Business group to partner with Byram

| 28 Sep 2011 | 02:51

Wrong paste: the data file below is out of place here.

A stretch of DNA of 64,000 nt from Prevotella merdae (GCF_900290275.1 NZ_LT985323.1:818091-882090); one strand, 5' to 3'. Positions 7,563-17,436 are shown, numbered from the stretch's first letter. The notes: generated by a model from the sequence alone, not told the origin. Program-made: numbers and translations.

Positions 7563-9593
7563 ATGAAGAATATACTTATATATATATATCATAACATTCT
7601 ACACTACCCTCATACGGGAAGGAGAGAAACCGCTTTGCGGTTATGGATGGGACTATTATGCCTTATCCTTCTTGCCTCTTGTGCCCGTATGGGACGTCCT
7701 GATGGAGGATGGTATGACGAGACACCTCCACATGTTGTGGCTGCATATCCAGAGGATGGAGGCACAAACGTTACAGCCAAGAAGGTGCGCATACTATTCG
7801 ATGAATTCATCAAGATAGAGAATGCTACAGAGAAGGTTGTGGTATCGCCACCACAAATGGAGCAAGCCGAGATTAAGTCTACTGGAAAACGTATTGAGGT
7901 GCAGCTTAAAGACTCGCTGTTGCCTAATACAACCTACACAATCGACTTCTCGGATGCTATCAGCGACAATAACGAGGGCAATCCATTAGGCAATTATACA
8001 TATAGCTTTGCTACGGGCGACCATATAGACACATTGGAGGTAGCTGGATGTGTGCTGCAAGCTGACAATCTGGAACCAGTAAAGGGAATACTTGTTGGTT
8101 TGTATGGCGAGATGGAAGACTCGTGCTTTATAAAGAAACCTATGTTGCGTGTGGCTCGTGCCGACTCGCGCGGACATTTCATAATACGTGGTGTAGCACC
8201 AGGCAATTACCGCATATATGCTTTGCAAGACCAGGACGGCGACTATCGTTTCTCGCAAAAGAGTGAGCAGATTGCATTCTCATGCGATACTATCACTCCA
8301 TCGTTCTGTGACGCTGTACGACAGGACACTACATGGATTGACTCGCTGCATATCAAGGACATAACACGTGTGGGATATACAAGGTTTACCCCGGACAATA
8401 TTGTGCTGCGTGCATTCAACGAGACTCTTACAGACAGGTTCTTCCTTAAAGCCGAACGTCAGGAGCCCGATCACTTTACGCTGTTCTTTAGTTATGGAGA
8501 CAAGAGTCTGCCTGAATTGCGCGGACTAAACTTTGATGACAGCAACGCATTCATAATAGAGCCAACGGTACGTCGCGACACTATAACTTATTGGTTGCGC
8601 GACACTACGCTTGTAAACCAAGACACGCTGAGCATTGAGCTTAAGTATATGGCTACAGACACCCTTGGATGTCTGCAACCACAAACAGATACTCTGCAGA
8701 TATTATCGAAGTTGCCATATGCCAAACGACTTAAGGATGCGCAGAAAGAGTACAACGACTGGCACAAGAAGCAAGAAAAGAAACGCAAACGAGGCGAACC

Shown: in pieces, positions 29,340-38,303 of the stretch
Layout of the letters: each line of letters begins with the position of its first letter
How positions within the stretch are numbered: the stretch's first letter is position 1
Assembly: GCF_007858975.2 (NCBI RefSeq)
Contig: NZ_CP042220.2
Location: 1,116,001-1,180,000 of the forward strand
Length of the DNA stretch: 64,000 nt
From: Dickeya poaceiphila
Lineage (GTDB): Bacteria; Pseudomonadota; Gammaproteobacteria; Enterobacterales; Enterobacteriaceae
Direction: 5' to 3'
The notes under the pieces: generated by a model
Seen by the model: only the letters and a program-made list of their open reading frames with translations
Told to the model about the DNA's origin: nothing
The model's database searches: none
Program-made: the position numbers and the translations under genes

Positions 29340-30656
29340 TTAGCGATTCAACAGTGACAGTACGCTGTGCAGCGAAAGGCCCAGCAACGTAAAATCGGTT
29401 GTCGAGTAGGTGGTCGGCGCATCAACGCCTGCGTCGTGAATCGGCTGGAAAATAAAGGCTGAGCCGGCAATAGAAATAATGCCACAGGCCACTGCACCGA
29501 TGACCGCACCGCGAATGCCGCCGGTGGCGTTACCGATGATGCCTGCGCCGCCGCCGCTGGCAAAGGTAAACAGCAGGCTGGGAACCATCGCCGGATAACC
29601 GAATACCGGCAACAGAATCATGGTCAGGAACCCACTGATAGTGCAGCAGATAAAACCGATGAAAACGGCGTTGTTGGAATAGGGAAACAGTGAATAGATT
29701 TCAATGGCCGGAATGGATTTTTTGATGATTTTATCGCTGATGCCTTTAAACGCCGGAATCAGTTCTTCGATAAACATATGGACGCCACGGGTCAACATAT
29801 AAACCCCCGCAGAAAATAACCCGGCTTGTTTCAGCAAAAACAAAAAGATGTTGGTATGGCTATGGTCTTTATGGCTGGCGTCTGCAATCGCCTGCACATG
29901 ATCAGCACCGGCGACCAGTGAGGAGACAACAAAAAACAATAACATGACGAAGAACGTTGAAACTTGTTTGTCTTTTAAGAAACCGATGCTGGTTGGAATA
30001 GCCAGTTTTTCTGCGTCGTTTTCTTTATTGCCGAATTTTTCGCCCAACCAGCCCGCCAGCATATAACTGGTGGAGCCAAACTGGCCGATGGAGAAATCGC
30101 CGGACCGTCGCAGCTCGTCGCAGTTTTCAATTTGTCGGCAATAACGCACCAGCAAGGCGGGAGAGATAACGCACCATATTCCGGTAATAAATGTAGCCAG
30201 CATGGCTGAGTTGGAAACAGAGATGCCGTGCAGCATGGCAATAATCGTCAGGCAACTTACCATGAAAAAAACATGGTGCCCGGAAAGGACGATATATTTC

BYRAM-A kid, probably about 10, came flying down a driveway on his bicycle and turned a corner with reckless abandon toward the Lake Lackawanna Country Club. The young boy, wearing a silver protective helmet, plaid short-sleeve shirt and black pants n something no one had any business wearing on a stifling hot afternoon unless they were headed to a funeral n dropped his bike at the bottom of the steps and hurried inside this past Sunday. People remembered Michael Weinberg riding his bike with that same enthusiasm while growing up in the Lake Lackawanna section of Byram, where residents boast about discovering their little piece of heaven on earth. Some 30 years later, Weinberg, a lifelong member of this close-knit community, got on his motorcycle and never came back. People around the lake were still shaking their heads the other day in disbelief, most admitting the young man "who loved everybody" took a little bit of their paradise with him. Weinberg, 31, was killed a week ago Wednesday night when his motorcycle struck a loose tire, forcing him to lose control and fall to the pavement along Route 80 near Fairfield. He was taken to Saint Clare's Hospital in Denville, where he was pronounced dead. Weinberg leaves behind his father, Marc; his mother, Donna; his brother, Douglas; and sister, Sharon. Friends spoke fondly of Weinberg, the way most do when someone close dies so unexpectedly. But those sitting outside the Lackawanna Country Club knew Weinberg was altogether different. Sure, he stood out. He was a black kid in an all-white neighborhood. But no one could see that despite the dreadlocks. And he was adopted. His brother, Douglas, for a long time, couldn't see that either. "He was a neat kid, as in really nice," said David Comue, one of the many men who watched Mike grow up in the neighborhood. "I saw Mike and I didn't see anything else." Weinberg started skiing about the time he learned to walk. Mike Ashton, who accompanied him on many ski trips to Colorado, to Utah, and California, recalled how Weinberg could talk to anyone -- any age, any time. "Mike could talk a mother's ear off," he said. "He was comfortable with everyone. And you could see at the service, there were guys you would expect to see in a biker bar near frail old ladies who were talking to guys in polo shirts. That's the kind of person Mike was." Weinberg, they said, was colorful, creative. He loved fireworks, his calling, they said. Weinberg even formed a pseudo-company with his friend, Eric Burt, which they called "Weinburt n Aerial Destruction and Pretty Colour Company." They would put on enormous displays for everyone along the banks of the lake to see. The other night, "Weinburt" put on another show, this one for their late partner to see. "They had it down to a science," said his friend, J.V. "Mike was the most charismatic guy I knew. He was ‘Sir Mike of the Lake." And Weinberg served as CEO as well to the mostly 20-something crowd that either had never left the lake area or had now found their way back for his service. Today, they said, would have been a Michael Weinberg "sanctioned" event, much like the camping and ski trips, or lazy floats along the calm waters of Lake Lackawanna that their friend would organize. "Mike was the fairest person I've ever met," said A.V. "He never judged anyone." Weinberg graduated from Lenape Valley and attended Rutgers-Newark. He never finished college, but instead became a senior partner in the family business, Bevinco Corp., which manages liquor inventories for restaurants and lounges. "You didn't see anything different in Mike, other than he was special," said Ed Klingener, a retired policeman from the neighborhood. "He drew other people around him." Weinberg was also a bass player, lead singer and manager of, the Flying Fish Sandwich. After all, he was a friend of Sizzlelean, "his Cadillac of breakfast meals." Three years ago, Weinberg bought the Suzuki 1000R sport bike that he fell off of last week. He had begun riding dirt bikes at the age of 6. Andy Kmec, 30, lived across the lake from Weinberg. They rode bikes together the way all kids are supposed to when they are growing up, just like all kids do in Lake Lackawanna. "You can't stop living the way you live because something happens," said Kmec. "Mike would be pretty upset if we did."